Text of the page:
If you are looking into smaller form factors such as the 15.6" I'd definitely look into the Asus Zephyrus G14 as it got really nice reviews. Plus, you can either go with a 1660ti or the RTX 2060.

Personally, if you do decide to go for something like the G14 then I'd pick the RTX GPU. Just in case - even though you won't do GPU rendering on it I think you might find it useful for video and photo editing if RTX gets adopted better. That is an IF there so if you want to save money I think the 1660ti is probably a fine option.

The prices of the G14 start at like 1200$ so you can get a really powerful, easy to move around laptop for an in my opinion really good deal - at least considering that for the Intel parts you'll apparently pay a lot more and get less rendering performance which is probably crucial to you.

Now again, I'm not too into laptops but I think you'll see that the 4x00 series is the way to go for multi threaded performance if you are buying today. Whether it is an ASUS branded laptop or whatever else is really up to you but personally, I'd stick to the 4xxxx and just search for a great review of the laptop as a whole. I do think that if you go AMD you'll be somewhat limited on who can sell it to you - ASUS has a few models, MSI has a few models but I'm not sure what else is out there.

As far as Intel based laptops go, there is a vast and rich ecosystem. You can probably pick the color of the motherboard, that's how much choice there is. Still, looking at it from a performance standpoint (+energy efficiency) it seems like AMD's 7nm+ parts are kicking ass right now. If you were very GPU reliant though, right now the highest tier GPU you can get in an AMD laptop is the 2060 with a few supposedly sporting a 2070. If GPU rendering would be what you are into then I'd definitely recommend looking at Intel based platforms because right now they do offer RTX 2080 GPUs while AMD doesn't. Supposedly that is about to change but hey, until it happens...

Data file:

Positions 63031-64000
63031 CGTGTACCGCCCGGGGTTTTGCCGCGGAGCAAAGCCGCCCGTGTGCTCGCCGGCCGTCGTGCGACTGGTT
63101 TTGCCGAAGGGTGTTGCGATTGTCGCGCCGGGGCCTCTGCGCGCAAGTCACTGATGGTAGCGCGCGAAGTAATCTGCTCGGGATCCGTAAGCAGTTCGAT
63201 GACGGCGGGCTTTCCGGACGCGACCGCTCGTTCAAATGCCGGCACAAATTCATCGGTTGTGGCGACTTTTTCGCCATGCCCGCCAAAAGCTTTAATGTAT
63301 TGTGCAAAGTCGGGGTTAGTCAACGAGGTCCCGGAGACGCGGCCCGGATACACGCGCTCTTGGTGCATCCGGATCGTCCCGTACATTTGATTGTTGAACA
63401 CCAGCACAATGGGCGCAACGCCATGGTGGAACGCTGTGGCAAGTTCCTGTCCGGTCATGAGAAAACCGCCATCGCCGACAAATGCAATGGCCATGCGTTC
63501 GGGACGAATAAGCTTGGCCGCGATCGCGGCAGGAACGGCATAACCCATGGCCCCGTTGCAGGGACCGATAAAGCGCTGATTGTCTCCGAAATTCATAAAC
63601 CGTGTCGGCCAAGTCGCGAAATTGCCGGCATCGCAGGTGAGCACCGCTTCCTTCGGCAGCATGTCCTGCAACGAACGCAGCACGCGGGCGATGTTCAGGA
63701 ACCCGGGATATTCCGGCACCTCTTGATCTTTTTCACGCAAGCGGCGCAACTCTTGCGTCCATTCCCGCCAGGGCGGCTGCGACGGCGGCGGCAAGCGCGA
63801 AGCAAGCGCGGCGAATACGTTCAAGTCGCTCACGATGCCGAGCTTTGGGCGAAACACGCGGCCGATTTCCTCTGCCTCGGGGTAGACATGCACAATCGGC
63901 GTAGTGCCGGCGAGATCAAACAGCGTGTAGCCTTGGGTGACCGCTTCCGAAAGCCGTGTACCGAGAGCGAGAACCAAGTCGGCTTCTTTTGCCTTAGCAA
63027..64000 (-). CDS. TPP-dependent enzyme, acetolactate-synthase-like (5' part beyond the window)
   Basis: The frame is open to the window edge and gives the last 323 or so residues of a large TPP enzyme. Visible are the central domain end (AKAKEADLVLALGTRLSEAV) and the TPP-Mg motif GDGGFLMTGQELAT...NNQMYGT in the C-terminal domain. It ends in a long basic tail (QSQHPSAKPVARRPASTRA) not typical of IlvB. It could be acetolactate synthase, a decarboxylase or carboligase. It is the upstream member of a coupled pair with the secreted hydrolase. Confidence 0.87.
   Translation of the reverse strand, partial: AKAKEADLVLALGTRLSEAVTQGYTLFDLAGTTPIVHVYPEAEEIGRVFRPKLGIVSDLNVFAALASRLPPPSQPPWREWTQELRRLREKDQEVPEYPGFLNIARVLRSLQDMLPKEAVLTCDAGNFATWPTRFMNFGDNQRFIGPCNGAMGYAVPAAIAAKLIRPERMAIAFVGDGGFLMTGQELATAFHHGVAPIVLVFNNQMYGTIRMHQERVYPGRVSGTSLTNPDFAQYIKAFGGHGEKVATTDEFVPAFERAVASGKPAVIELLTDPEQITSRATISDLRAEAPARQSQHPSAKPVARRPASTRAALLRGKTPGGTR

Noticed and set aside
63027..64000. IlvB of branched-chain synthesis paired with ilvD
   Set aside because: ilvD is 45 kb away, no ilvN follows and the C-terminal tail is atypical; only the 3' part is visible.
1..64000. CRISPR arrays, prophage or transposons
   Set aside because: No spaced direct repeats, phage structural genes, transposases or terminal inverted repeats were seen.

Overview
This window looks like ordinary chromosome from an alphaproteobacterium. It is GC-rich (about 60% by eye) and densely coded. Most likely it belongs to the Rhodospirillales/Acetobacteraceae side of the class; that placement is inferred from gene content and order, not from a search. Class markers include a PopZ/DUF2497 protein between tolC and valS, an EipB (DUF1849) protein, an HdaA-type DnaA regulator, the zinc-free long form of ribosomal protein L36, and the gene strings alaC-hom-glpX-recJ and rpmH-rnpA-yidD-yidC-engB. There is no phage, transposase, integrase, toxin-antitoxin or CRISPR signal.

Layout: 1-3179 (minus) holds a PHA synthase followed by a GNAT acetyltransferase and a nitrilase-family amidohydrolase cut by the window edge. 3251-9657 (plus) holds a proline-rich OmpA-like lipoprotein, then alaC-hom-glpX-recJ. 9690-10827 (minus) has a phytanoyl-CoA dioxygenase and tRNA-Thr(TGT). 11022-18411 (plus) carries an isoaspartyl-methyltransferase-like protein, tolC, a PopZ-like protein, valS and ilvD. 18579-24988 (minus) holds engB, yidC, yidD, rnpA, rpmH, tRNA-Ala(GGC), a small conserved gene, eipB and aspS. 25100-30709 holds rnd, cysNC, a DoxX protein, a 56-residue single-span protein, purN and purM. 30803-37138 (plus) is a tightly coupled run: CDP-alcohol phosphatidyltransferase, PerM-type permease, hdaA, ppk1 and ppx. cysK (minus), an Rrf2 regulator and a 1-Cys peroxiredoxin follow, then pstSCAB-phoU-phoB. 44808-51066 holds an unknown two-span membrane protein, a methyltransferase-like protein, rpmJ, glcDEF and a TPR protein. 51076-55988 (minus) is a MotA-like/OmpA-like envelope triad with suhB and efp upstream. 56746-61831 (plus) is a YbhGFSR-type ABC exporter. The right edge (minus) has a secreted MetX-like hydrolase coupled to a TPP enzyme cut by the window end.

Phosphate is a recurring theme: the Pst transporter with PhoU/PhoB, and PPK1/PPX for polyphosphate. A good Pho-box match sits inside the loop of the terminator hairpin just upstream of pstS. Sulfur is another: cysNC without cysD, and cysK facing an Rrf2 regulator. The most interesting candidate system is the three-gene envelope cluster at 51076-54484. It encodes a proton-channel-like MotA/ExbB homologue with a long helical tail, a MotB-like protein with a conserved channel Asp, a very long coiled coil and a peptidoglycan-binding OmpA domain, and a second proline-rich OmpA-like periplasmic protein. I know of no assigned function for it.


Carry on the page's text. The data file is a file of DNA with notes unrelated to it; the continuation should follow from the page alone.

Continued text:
Hope that was helpful :)
« Last Edit: 2020-04-26, 17:24:19 by Nejc Kilar »

2020-05-03, 13:48:46
Reply #2


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Nejc Kilar thanks for the reply! I know it's a bit boring question to answer to.
Initially I discarded the Zephyrus G14 for the size of the screen and for the fact that a ram module is soldered to the motherboard, but indeed at the moment it seems to be the most interesting laptop.
I think as soon as it becomes available again I will buy it, here in Italy it sold out very fast!

2020-05-03, 15:48:59
Reply #3


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I think it's kind of hard to find a new laptop recently made and with good specs, with a large screen but also not 4k.
But that lower resolution should help and make the laptop more snappy.
Also since you are not interested in gaming and high refresh rates, the display should be IPS, for better colors and viewing angles.

16 GB should be enough for learning, but it would be better if those 16 GB could be upgraded down the line.  I have a second machine with just 8 GB, I use it sometimes for learning in 3ds max, even heavy game engines and other programs and it works just fine for that. I even did professional books covers with high resolution and tons of layers, but that was pushing the limits on 8 GB.

Not sure if that old rule still applies, where if you use the computer for a lot of video and photo editing, 3d modeling - you should prioritize a CPU with a high single thread performance.

I also vote for a RTX card, it will probably be a better investment in the long run.